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Book Club: 2nd Steep - Three Cups of Tea

118 Replies

I just read the story you were referring to about Mortenson. I printed out the article too. As a former investigative reporter/journalist, I get a kick out of reading stories like this. I’m more excited to read this than Hunger Games (which is the book I am currently reading)!

@twing – you touch on something that always strikes a chord with me. (Don’t worry, it’s not political.) There are plenty of cases out there like Stephen Glass and Jayson Blair, journalists who opted for fiction instead of journalism. (Or perhaps they were influenced by yellow journalism.) Plus articles can be construed as propaganda, etc. I fought – often against my editor – to be honest and fair. The only time I would “correct” a quote is if someone used poor grammar and it would showcase them in a bad light. This was rare, but it did happen. “It don’t work like that,” would be “it doesn’t work like that.”

I got frustrated at my newspaper when a new hotshot editor took over and had the philosophy that making up a scandal – or overemphasizing a point here and there – was journalism. I reported on a small town, so people would tell me in the grocery store if there was a problem in the paper.

My point is that even though I am a creative writer and a journalist, I always managed to keep the two separate. I’d win awards for creative writing pieces and still write my mundane small town news. This should be a basic philosophy of ALL writers. (I wrote about this for a journalism magazine and had my letter published. You can find it if you google me: Carolynne Fitzpatrick [my maiden name]).

I’ll be following this case to see how it ends up. But it’s my experience that an 89-page investigative report may be pretty accurate.

Uniquity said

Avoiding mortenson altogether…Though I am extremely interested to see how it goes. Something called Byliner (I think?) seems to have a free e-copy of the book written by the/a journalist about the whole thing until tomorrow. I’ve got to look into that still.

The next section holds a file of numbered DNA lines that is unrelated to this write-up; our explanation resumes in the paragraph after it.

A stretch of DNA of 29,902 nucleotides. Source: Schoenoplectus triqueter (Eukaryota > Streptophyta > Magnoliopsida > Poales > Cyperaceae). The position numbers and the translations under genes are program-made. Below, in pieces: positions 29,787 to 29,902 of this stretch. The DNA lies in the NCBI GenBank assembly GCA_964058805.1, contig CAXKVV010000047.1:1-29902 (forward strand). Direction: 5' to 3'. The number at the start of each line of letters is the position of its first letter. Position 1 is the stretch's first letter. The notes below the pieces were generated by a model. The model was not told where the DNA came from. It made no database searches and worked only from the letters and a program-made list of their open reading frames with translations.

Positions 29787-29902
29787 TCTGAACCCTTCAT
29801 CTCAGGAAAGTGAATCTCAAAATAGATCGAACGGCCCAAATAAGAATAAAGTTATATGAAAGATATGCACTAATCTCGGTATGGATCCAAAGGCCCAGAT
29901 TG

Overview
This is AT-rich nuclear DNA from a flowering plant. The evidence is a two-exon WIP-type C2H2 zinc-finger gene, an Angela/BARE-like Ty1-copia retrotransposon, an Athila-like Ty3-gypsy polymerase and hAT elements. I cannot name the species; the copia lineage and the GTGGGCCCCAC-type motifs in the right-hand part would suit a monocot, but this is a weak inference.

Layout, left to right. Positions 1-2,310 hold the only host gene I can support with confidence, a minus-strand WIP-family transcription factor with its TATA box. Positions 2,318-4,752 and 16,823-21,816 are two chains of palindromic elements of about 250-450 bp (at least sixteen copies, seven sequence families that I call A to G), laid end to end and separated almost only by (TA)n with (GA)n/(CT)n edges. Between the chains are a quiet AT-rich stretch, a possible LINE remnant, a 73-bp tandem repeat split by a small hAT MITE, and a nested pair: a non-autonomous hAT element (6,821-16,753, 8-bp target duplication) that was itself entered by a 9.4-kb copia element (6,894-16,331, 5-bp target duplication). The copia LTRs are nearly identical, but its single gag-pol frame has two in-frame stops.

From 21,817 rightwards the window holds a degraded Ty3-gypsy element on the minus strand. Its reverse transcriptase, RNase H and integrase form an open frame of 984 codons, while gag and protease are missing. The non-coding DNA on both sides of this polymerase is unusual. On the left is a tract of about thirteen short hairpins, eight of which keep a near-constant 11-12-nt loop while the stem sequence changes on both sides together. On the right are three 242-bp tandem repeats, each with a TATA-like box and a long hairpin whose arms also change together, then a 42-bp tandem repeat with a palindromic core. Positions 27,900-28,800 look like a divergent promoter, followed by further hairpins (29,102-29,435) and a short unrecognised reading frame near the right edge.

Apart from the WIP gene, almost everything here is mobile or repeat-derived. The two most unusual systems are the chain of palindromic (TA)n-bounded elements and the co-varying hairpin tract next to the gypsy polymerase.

Anyway, The hunger games is great!!

teawing said

Carolynne,

You make the perfect point, there is a place for creative writing and a place for journalism, a place for fiction and a place for history, keeping them separate is the important part. Not that I don’t enjoy historical fiction, but please don’t try to pass it off as completely true.

I am going to look up your publication!

KiTT & Uniquity – I LOVE the Hunger Games! It’s such a novel approach to YA lit. My students love it, too.

twing – Funny, we just started a historical fiction unit yesterday. I’ll have to quote you. :) They can’t get the idea of fiction being tied to real history.

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teawing said

That is funny, perfect timing! Glad to be relevant today!

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teawing said

I have been needing an excuse to try one of the Tea Shop Mysteries…maybe even one formatted for Kindle so I can read on my phone. :)

I would also be interested in one of the Tea Shop Mystery books. Sounds fun. (And light compared to the last one.) :)

teawing said

KiTT, pick us one and let’s get started, looks like a trio for starters.

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I’ve read a bunch of them already – all are decent and fun. How about just starting with the first one, Death by Darjeeling?

teawing said

Fine by me…

Yes, I’ll go ahead and order it. :)

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teawing said

It’s on!

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Should we start a new thread?

Also, I believe the book has a recipe at the end. Perhaps we can try to make the dish and sample, as a reward for finishing the book? Just a thought. :)

Yes. Let’s start a new thread. And I’d love to make the dish, too!

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teawing said

I have already read the first chapter!
It is good and right up my alley…

See ya on the new thread!

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teawing said

And, the reward at the end sounds perfect.

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Uniquity said

I’ve ordered it from the library, but there is someone ahead of me, so I might catch up at the tail end.

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